For the Fourth Time, Phoenix Children’s Ranked in all 10 Specialties by U.S. News & World Report’s Best Children’s Hospitals

For the fourth time, Phoenix Children’s Hospital earned national rankings by U.S. News & World Report’s Best Children’s Hospitals in 10 out of 10 specialties. The health system is the only children’s hospital in Arizona ever to have been recognized by U.S. News & World Report and one of only 24 children’s hospitals in the United States to rank in all 10 surveyed specialties for 2020-2021.

“When families are looking for a hospital to care for their child, U.S. News & World Report rankings are a reliable guide in that process,” said Robert L. Meyer, president and CEO of Phoenix Children’s. “We’re thrilled to celebrate this achievement, and I am immensely proud of our team of clinicians, administrators and staff who go above and beyond to ensure that families who choose Phoenix Children’s receive the very best care.”

Every year, U.S. News & World Report ranks children’s hospitals on numerous measures including clinical expertise and patient outcomes in 10 clinical specialties. This is the 10th consecutive year Phoenix Children’s has been named among the nation’s Best Children’s Hospitals and the fourth time the health system has received top marks in all 10 areas. Of the 118 children’s hospitals ranked by U.S. News & World Report, only 24 hospitals were ranked in all ten pediatric specialties.

Hematology and Oncology, #35, represented by Phoenix Children’s Center for Cancer and Blood Disorders
Cardiology and Heart Surgery, #27, represented by Phoenix Children’s Heart Center
Diabetes and Endocrinology, #39
Gastroenterology and GI Surgery, #34
Neonatology, #20
Nephrology, #33
Neurology and Neurosurgery, #29, represented by Barrow Neurological Institute at Phoenix Children’s
Orthopedics, #23, represented by the Herbert J. Louis Center for Pediatric Orthopedics and Sports Medicine
Pulmonology & Lung Surgery, #37
Urology, #45

“We are extremely proud of this recognition, but there is always more work to do,” said Michael Ritchey, MD, senior vice president and chief medical officer at Phoenix Children’s. “Quality improvement is an organizational mindset that’s supported by clinicians, patients, technology, community, and everyone involved in our healthcare organization. Phoenix Children’s is committed to challenging itself to do better every day.”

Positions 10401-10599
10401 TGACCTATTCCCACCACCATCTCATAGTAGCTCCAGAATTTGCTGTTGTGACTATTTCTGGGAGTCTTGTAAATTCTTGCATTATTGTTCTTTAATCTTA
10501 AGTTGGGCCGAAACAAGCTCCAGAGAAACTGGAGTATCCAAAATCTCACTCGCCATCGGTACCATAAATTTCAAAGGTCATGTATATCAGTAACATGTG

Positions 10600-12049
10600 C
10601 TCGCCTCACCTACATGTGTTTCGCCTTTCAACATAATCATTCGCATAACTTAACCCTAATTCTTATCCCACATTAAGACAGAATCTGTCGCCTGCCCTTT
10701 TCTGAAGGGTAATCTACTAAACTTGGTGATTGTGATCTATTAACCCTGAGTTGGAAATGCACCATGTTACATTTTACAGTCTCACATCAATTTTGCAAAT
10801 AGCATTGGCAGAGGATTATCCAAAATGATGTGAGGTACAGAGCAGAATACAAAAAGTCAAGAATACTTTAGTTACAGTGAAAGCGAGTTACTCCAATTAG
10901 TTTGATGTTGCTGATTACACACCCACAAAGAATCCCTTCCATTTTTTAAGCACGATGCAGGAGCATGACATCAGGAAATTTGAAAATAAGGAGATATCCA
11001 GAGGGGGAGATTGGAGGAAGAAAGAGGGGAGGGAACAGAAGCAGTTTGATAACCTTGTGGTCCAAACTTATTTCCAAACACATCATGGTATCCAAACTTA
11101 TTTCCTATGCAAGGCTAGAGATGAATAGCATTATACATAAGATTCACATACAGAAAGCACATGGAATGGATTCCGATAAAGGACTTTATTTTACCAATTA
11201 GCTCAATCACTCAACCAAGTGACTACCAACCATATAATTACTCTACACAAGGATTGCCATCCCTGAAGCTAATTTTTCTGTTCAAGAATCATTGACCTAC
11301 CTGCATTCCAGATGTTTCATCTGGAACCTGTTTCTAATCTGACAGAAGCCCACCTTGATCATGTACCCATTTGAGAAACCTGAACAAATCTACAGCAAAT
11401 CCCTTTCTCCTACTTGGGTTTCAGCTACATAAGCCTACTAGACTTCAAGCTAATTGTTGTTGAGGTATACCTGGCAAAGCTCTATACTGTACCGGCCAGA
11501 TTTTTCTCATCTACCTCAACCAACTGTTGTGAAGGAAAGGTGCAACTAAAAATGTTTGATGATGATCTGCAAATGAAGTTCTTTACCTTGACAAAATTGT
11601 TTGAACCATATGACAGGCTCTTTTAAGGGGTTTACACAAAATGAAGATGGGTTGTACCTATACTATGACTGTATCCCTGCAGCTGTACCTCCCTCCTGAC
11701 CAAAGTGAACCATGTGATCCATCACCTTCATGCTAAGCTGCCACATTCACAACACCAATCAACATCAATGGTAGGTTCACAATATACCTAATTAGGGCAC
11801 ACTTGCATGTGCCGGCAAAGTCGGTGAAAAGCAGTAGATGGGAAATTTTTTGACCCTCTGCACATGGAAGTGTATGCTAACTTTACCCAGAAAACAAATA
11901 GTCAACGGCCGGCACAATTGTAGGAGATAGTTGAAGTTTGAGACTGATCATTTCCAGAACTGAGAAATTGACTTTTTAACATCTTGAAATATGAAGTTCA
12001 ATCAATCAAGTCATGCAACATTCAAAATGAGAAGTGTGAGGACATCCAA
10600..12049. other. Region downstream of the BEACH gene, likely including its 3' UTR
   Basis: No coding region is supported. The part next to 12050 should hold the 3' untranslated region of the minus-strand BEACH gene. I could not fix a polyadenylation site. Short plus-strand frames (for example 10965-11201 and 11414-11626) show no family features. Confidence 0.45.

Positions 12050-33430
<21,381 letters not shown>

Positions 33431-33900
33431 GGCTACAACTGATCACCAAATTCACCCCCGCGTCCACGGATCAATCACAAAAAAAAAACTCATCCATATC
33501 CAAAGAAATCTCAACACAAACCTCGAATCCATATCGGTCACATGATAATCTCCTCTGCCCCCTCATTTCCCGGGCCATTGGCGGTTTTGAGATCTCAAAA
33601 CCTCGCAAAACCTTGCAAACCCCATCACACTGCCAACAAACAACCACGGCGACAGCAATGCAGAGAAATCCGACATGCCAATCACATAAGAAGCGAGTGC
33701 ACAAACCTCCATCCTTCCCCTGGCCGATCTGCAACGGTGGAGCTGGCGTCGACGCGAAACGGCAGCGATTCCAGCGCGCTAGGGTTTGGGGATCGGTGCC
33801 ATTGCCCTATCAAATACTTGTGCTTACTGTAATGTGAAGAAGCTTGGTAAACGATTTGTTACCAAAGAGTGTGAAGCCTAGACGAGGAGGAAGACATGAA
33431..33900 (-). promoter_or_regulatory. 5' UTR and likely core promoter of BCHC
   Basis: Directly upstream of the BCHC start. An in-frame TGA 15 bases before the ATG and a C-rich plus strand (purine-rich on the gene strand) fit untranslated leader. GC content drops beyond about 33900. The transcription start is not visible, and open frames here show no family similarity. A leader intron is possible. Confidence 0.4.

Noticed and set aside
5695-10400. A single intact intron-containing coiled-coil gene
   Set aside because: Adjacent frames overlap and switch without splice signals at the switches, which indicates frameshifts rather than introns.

Scoring for pediatric health centers heavily reflects patient outcomes and care-related data. To gather these figures, U.S. News & World Report sends clinical questionnaires to nearly 200 pediatric hospitals across the U.S. Every surveyed hospital also receives a reputation score, which is a contributing factor in its final ranking. Specialties are measured by national surveys of pediatric specialists who rank top pediatric hospitals in specific specialties by indicating where they would send their sickest patients, without respect to proximity or cost.

Phoenix Children’s ranking among the nation’s Best Children’s Hospitals comes on the heels of several other high-profile honors and acknowledgments. In April, the health system was verified by the American College of Surgeons (ACS) as a Level 1 Children’s Surgery Center. In addition, Phoenix Children’s recently received a three-year accreditation from the Commission on Accreditation of Rehabilitation Facilities (CARF) and is routinely recognized by Solutions for Patient Safety (SPS) for its quality work. Late last year, the hospital received a Five Star Patient Care “Vigi Award”.

About Phoenix Children’s Hospital

Phoenix Children’s Hospital is Arizona’s only children’s hospital recognized by U.S. News & World Report’s Best Children’s Hospitals. For more than 35 years, Phoenix Children’s has provided world-class inpatient, outpatient, trauma, emergency and urgent care to children and families in Arizona and throughout the Southwest. As one of the largest children’s hospitals in the country, Phoenix Children’s delivers care across more than 75 pediatric specialties. For more information about the hospital, visit